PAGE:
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Figcan - minimalistic configuration handling library for Python

Project description

Figcan - Minimalistic Configuration Handling Library

Figcan is a minimalistic configuration handling library for Python.

It is designed to help you manage runtime configuration coming from different sources, without making any assumptions about configuration file formats and locations, and while staying super simple to use for common use cases.

Figcan has no runtime dependencies other than Python versions 2.7 or 3.4 and up.

Build Status

Figcan's Philosophy

Figcan's design is based on a few basic assumptions:

  • Configuration is important in any but the most simple projects
  • Configuration can easily be described as a set of nested key-value pairs where values can have a few native scalar types (booleans, strings, numbers) or container types (lists, mappings)
  • Python dictionaries are almost perfect for configuration. Almost.
  • Configuration keys can be known in advance. The structure of your expected configuration is almost always known to your project's code and thus can be described in advance.
  • Configuration can come from multiple sources: in-code defaults, multiple configuration files, environment variables, command line arguments, database-persisted key-value pairs etc.
  • But realistically, objects read from these sources are not that different from each other: they can almost always be represented as Python object attributes or dictionaries
  • There is already a Python module in out there that handles reading values from these sources and converting them to some kind of native dictionary or object

With those in mind, here is what Figcan will do:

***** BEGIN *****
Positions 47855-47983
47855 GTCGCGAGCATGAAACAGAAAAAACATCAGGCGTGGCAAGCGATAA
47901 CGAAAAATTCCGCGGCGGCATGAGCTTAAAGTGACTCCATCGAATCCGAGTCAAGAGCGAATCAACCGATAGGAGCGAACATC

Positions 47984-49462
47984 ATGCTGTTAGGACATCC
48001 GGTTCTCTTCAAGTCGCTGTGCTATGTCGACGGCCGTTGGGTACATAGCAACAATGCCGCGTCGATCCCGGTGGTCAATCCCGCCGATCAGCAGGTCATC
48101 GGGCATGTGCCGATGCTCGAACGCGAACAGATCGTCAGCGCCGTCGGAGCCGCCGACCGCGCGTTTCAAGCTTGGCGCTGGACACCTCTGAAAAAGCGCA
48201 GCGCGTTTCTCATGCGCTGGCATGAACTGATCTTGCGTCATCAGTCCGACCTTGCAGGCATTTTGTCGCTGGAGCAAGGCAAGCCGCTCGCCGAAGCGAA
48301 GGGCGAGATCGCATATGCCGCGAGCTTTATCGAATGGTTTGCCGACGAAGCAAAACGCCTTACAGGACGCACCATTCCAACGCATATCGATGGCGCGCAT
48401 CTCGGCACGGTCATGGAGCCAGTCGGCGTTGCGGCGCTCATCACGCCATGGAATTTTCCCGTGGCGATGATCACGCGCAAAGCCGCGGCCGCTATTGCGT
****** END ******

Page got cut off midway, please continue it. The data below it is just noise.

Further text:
• Provide a dictionary-like object containing configuration
  • This object is created from a dictionary specifying your default configuration
  • Additional configuration values (in the form of Python dictionaries or objects) can be "layered" on top of this default configuration to override values

And here is what Figcan will not do for you in one line - but supports doing very easily with just a few lines of custom code you will need to write:

  • Read and parse files in specific formats (INI, JSON, YAML etc.)
  • Look for configuration files in specific places, based on OS or environment
  • Read values from a specific command line argument parsers (argparse, optparse, click etc.)
  • Manage saving configuration to files or anywhere else
  • Provide any API to accessing configuration beyond what the Python dict interface provides (which, if you ask us, should be enough for everybody)

We plan to provide some documentation and examples on how to get these done with Figcan.

Getting Started

Installation

It is recommended to add Figcan to your project using pip:

pip install figcan

You should also be able to install directly from the source tree pulled from git:

`TBD`

Using in your project

Typically, Figcan is used by reading configuration from all sources at the beginning of your program (e.g. in your main), and making the configuration object available to all other parts of the program as needed.

Here is a very basic (but not unrealistic) usage example:

import os
from figcan import Configuration
from my_project.config import default_config  # A dictionary defining default configuration values

def main():
    config = Configuration(default_config)

    # Apply configuration overrides from environment variables